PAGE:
Learner-Focused, Industry-Led, Government-Enabled

Vocational Excellence Rubrics

Criteria for the food and fibre sector to measure vocational excellence against.



The Vocational Excellence Framework comprises a set of rubrics developed and maintained to establish the consistent set of criteria by which the Food and Fibre sector can measure the level of vocational excellence achieved in the design and delivery of Vocational Education and Training (VET) services.


A rubric is typically an evaluation tool or set of guidelines used to promote the consistent application of learning expectations, learning objectives, or learning standards, or to measure their attainment against a consistent set of criteria.


Food and Fibre Centre of Vocational Excellence (FFCoVE) was formed to promote excellence in vocational education in New Zealand’s food and fibre sector. To do this, it needs to be able to define and communicate what excellence is, and how it contrasts with everything that is not excellent. The framework presented in this document designed to do this.

Using the Framework

The framework can be used in several ways including:

  • Guiding project design, including encouraging project developers to address systematic opportunities rather than creating standalone examples of innovation
  • Identifying existing examples of excellence to promote
  • Monitoring the state of vocational education in the Food and Fibre sector

Design Principles

In developing this framework, the aim was to:

  • Build from a research-base but also incorporate the practical experience and perspectives of people working within New Zealand’s VET system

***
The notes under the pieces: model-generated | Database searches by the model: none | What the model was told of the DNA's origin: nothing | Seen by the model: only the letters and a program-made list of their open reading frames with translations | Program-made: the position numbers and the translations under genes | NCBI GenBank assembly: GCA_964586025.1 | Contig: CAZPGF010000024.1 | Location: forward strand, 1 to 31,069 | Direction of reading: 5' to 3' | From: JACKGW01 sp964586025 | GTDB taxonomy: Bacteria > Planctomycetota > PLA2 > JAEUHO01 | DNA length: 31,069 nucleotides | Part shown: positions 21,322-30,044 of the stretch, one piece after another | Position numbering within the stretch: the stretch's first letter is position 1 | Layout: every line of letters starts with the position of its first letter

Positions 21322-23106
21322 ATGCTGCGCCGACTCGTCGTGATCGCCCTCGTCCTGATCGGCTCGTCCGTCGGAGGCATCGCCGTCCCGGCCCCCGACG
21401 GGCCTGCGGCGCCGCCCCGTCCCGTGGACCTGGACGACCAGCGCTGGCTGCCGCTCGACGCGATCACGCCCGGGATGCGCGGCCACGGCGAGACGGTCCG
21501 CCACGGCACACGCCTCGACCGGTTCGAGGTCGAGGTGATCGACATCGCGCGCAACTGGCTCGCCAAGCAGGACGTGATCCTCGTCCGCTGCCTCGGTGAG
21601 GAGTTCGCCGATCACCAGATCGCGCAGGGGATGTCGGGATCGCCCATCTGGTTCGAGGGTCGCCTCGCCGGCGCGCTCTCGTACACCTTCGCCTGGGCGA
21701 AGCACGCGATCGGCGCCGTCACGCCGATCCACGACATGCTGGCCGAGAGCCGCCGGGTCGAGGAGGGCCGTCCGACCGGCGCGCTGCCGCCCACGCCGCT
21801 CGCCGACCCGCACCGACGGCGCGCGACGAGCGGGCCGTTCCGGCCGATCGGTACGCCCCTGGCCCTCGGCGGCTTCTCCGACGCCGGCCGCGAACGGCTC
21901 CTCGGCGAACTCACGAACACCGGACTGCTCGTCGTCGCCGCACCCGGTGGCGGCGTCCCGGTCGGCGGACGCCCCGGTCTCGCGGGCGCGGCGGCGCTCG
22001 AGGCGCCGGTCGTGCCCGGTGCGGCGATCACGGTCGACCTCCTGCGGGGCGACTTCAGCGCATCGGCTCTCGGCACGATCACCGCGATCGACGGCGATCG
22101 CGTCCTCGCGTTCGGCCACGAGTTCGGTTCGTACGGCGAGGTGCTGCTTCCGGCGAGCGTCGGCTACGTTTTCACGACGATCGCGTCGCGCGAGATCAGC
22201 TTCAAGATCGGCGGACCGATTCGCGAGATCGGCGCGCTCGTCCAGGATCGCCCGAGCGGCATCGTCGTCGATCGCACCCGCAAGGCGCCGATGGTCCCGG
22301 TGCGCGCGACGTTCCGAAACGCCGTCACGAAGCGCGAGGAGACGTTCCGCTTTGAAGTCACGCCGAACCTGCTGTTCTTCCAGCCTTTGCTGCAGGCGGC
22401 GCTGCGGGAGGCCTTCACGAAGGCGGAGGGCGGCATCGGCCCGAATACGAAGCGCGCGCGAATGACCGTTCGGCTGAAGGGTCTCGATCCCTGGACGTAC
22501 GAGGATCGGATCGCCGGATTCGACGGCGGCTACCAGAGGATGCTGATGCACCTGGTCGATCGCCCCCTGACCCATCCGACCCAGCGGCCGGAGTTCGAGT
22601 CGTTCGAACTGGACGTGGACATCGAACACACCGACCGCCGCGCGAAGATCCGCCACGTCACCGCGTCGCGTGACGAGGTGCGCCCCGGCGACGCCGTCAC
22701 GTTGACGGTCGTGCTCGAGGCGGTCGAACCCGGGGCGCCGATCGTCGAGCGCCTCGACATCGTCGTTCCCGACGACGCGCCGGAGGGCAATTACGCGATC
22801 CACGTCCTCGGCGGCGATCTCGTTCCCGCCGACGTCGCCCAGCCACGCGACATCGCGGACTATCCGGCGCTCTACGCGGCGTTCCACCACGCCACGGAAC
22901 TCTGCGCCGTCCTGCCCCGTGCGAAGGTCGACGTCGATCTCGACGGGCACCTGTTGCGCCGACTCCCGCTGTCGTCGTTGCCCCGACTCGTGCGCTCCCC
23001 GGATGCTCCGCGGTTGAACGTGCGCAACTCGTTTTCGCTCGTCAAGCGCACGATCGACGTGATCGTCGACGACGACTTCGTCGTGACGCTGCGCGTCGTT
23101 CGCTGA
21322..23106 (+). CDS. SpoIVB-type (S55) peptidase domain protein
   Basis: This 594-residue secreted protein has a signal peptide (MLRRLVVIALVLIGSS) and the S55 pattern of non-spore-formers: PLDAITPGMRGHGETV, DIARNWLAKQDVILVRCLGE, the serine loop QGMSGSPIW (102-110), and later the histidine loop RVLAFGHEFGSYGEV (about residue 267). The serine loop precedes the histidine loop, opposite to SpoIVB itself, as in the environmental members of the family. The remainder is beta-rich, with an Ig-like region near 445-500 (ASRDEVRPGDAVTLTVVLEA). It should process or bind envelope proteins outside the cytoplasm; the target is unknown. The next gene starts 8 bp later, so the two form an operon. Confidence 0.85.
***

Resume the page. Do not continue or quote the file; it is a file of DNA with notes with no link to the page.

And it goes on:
• Adapt international research to a local context including by providing a cultural overlay
  • Create a tool that make it easy to apply for the uses described above
  • Make the framework modular, making it easy to expand and adapt
  • Set a high bar for achieving excellence – most of the current vocational education system is assessed as being acceptable or good, but not excellent, using the framework

Development Process

The rubrics began as a set of measures developed for the FFCoVE by Skills Consulting Group (SCG) as part of a literature review which sought overseas examples of excellence in vocational education. SCG developed in initial attribute framework based on four As; Availability, Accessibility, Acceptability and Adaptability.

Ongoing Improvement

The framework is intended to be a living one and is therefore subject to a continuous improvement regime.

Ideas for Future Development

A four-step approach is proposed to maintain and grow the framework:

  • Address gaps – The framework was not developed to be complete. Many parts of the VET system are not covered, or well-covered, by the existing rubrics.
  • Include non-formal learning – While some of the framework is relevant to non-formal learning, it fits best with the formal VET system. The framework should be adapted and expanded to cover the non-formal training system.